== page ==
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I have 2 arrays, and each array has 2 fields ('item' and 'price' for example).

The following is the get-member result on 1 of my arrays (actually both arrays have the same structure)

   TypeName: System.Management.Automation.PSCustomObject

Name        MemberType   Definition                    
----        ----------   ----------                    
Equals      Method       bool Equals(System.Object obj)
GetHashCode Method       int GetHashCode()             
GetType     Method       type GetType()                
ToString    Method       string ToString()             
item        NoteProperty System.String field1=computer 
price       NoteProperty System.String field2=2000     

I need to find the items in array $shopA where the items is not found in array $shopB. I am now using 2 loops to find the missing item.

$missing = @()
foreach ($itemA in $shopA) {
  $found = 0
  foreach ($itemB in $shopB) {
    if ($itemB.item -eq $itemA.item) {
      $found = 1
    }
  }
  if ($found = 0) {
    $missing += $itemA
  }
}

This method works for me but my 2 arrays are quite large and I want a quicker method than looping thru the whole array...

I have been finding a better way to do this and the compare-object almost does the job but all the examples seem to work for single dimension array only.

Thanks

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2 Answers 2

up vote 1 down vote accepted

From what I can see you do have two 1D arrays, despite you claiming the opposite.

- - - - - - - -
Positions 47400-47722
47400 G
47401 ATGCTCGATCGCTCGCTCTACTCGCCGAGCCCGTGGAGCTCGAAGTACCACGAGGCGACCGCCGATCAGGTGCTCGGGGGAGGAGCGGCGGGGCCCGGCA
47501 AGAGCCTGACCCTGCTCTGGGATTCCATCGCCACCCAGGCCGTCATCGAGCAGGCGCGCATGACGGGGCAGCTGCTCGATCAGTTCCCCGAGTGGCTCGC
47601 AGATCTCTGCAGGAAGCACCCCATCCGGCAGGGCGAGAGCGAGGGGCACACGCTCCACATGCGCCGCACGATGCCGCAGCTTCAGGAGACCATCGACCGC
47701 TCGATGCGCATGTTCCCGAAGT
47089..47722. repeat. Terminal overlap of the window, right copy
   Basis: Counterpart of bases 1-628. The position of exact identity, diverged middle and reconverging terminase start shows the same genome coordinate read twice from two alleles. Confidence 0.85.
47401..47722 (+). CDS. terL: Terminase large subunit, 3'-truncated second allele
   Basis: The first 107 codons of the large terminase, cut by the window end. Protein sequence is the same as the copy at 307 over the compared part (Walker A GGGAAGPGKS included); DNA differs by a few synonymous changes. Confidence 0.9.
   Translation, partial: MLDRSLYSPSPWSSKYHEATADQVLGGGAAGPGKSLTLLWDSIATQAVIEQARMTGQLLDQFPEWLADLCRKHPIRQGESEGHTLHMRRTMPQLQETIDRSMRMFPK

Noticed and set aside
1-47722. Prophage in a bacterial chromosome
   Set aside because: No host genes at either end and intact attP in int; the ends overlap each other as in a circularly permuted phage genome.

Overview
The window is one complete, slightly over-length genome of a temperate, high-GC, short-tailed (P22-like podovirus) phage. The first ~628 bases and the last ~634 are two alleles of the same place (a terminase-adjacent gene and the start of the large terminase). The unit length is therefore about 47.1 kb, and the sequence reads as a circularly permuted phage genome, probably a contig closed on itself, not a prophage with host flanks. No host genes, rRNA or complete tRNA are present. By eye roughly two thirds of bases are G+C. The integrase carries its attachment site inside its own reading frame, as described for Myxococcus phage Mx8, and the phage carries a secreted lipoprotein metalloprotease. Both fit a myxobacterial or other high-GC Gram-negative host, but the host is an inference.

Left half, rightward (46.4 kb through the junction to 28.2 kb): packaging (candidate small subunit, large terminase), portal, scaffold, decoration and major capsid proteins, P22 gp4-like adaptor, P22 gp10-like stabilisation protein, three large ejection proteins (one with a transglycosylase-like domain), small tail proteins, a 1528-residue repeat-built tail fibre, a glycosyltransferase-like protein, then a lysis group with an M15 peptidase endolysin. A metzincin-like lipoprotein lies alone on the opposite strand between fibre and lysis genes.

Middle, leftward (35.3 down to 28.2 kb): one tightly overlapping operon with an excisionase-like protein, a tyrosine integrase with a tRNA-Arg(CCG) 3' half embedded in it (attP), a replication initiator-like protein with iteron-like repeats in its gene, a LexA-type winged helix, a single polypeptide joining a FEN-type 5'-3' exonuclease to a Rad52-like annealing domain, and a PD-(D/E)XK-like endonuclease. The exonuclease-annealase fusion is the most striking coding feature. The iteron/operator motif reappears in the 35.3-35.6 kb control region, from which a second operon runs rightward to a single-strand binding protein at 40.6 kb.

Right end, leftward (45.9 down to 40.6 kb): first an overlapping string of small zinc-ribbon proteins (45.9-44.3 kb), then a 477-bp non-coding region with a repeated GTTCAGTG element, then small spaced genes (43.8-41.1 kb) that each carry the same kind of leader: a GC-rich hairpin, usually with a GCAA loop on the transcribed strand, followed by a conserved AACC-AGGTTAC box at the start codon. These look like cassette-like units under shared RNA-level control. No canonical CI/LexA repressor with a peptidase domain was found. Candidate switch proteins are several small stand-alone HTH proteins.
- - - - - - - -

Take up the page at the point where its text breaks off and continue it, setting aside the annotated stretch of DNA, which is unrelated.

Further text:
A naïve way of finding the missing items would be

$missing = $shopA | ? { $x = $_; !($shopB | ? {$_.item -eq $x.item})}

However, this will always be O(n²); to make it quicker you can collect all items from $shopB in a hastable first, which makes checking for existence O(1), not O(n):

$hash = @{}
$shopB | %{ $hash[$_.item] = 1 }
$missing = $shopA | ?{ !$hash.ContainsKey($_.item) }
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Thanks Joey. I was wondering if I can solve the problem without building another hash table, but if that's the best way, I will create a hash table then. –  Barry Chum May 23 '12 at 9:26
    
You mention large arrays, so from a performance standpoint you should create the hashtable for checking existence. –  Joey May 23 '12 at 9:28
    
I will also try to use compare-object if I need to create a new table. Thanks a lot and your suggest is very helpful. –  Barry Chum May 23 '12 at 9:39

Something like this?

 $shopA= @(1, 2, 3, 4)
 $shopB= @(4, 3, 5, 6)
 $shopB | where { $shopA -notcontains $_  }
share|improve this answer
    
Thanks David. What if the arrays are 2 dimensional? I've tried your suggestion with my data but it didn't work. –  Barry Chum May 23 '12 at 9:16
1  
Note that their items have properties and thus normal equality will probably not work directly. –  Joey May 23 '12 at 9:17

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